Form W-2, Wage and Tax Statement, is a year-end tax document that employers must file. A W-2 reports wage and salary information and taxes withheld. Employees use information from the Form W2 to complete their federal and state tax returns.
As a small business owner, you are responsible for providing employees with a timely W-2, as well as furnishing a copy to the Internal Revenue Service. Although the concept is simple, a W-2 has many different boxes and codes, and it is important that you understand what you are required to report in each field.
What is Box 12 on a W-2?
Box 12 is a general catch-all for recording various types of income. Box 12 consists of four sections, 12a-12d. These are just references to organize the space and don't have any significant meaning.
W2 Box 12 uses codes A through HH to identify a variety of employee benefits that must be reported to the IRS. Some of these figures are taxable amounts that are also included in total income elsewhere on the W-2, while some represent non-taxable amounts for informational purposes only.
W2 Box 12 codes and explanations
Below is a handy reference guide for what the codes in Box 12 represent. Note that although the codes appear in alphabetical order, some letters are unused and do not appear in the listing. For more detailed explanations, reference the IRS Instructions to Form W-2.
- A and B: This section reports the uncollected Social Security and Medicare taxes employees owe on tip income.
- C: Complete this section when you provide group-term life insurance to your employees and the cost of the policy exceeds $50,000.
- D, E, F, G, H, S, Y, AA, BB, EE: These lines all provide information about elective deferrals to retirement plan contributions, and designated Roth contributions.
- D: Elective deferrals under a section 401(k) plan, including a simple 401(k).
- E: Elective deferrals under a section 403(b) salary reduction agreement.
- F: Elective deferrals under a section 408(k)(6) salary reduction SEP.
- G: Elective deferrals and employer contributions to a 457(b) deferred compensation plan.
- H: Elective deferrals under a 501(c)(18)(D) tax-exempt plan.
- S: Employee contributions under a section 408(p) simple retirement plan.
- Y: Deferrals under a section 409A nonqualified deferred compensation plan.
- AA: Designated Roth contributions under a section 401(k) plan.
- BB: Designated Roth contributions under a section 403(b) plan.
- EE: Designated Roth contributions under governmental section 457(b) plan.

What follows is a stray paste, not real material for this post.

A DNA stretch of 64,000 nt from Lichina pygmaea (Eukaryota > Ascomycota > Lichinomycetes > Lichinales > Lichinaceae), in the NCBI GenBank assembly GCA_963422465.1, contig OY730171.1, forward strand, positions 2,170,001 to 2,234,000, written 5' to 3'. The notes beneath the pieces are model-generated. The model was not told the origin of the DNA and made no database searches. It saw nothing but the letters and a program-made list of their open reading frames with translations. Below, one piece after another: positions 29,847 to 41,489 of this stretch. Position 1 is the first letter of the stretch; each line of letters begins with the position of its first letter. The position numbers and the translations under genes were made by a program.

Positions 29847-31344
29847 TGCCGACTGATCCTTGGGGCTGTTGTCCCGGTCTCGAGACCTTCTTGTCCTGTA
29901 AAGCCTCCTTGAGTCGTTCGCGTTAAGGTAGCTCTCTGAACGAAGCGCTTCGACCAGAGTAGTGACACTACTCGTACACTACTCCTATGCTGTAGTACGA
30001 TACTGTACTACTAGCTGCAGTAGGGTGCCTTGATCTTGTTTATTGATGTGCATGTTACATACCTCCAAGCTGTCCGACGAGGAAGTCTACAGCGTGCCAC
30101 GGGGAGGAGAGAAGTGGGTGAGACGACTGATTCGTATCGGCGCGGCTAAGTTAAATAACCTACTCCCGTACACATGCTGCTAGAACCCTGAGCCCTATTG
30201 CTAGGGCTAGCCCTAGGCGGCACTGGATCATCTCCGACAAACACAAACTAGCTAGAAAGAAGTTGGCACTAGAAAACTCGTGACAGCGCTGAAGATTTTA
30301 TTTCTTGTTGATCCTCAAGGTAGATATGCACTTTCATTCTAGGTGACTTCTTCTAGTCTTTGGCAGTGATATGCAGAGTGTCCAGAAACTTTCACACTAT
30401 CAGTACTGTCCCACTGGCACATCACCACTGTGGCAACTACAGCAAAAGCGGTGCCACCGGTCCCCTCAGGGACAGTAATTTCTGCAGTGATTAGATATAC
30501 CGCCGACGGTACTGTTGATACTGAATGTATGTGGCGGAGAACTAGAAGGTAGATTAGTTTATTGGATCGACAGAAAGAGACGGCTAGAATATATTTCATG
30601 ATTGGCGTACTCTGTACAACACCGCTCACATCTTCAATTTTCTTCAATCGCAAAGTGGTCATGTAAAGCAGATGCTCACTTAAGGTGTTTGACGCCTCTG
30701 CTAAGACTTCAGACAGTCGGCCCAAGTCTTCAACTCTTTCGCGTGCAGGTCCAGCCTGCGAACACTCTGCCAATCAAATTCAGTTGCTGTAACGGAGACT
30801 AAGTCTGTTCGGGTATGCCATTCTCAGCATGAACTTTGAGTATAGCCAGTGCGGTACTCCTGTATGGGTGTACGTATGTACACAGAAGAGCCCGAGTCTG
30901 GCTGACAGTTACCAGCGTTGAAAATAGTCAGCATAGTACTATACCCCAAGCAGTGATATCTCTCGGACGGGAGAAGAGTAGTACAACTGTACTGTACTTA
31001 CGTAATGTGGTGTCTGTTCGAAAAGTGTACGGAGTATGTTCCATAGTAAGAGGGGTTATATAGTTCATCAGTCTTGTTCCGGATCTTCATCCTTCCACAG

- J: Non-taxable sick pay by a third party that was not includible in income, since the employee contributed to the sick pay plan. Do not include non-taxable disability payments made by a state.
- K: 20% excise tax on golden parachute payments, used primarily to pay executives in publicly traded companies.
- L: Non-taxable employee business expense reimbursement. (Taxable reimbursement is included as income in boxes 1, 3, and 5.)
- M and N: Uncollected Social Security and Medicare tax on life insurance premiums exceeding $50,000. This is for former employees only.
- P: Excludable moving expense reimbursements paid directly to members of the U.S. Armed Forces.
- Q: Nontaxable combat pay.
- R: Employer contributions to an Archer MSA.
- T: Employer-provided adoption benefits.
- V: Income from the exercise of non-statutory stock options.
- W: Employer contributions to a health savings account (HSA).
- Z: Income under a nonqualified deferred compensation plan that fails to satisfy Section 409A.
- DD: Cost of employer-sponsored health care. This amount is non-taxable.
- FF: Permitted benefits under a qualified small employer health reimbursement arrangement.
- GG: Income from qualified equity grants under Section 83(i).
- HH: Aggregate deferrals under Section 83(i) elections as of the close of the calendar year.
Although there are many codes available, keep in mind that most employees won't use the majority of them, if any. The IRS provides detailed instructions, and there are many reputable software programs that can walk you through the intricacies of preparing your W-2s in an accurate and timely fashion.
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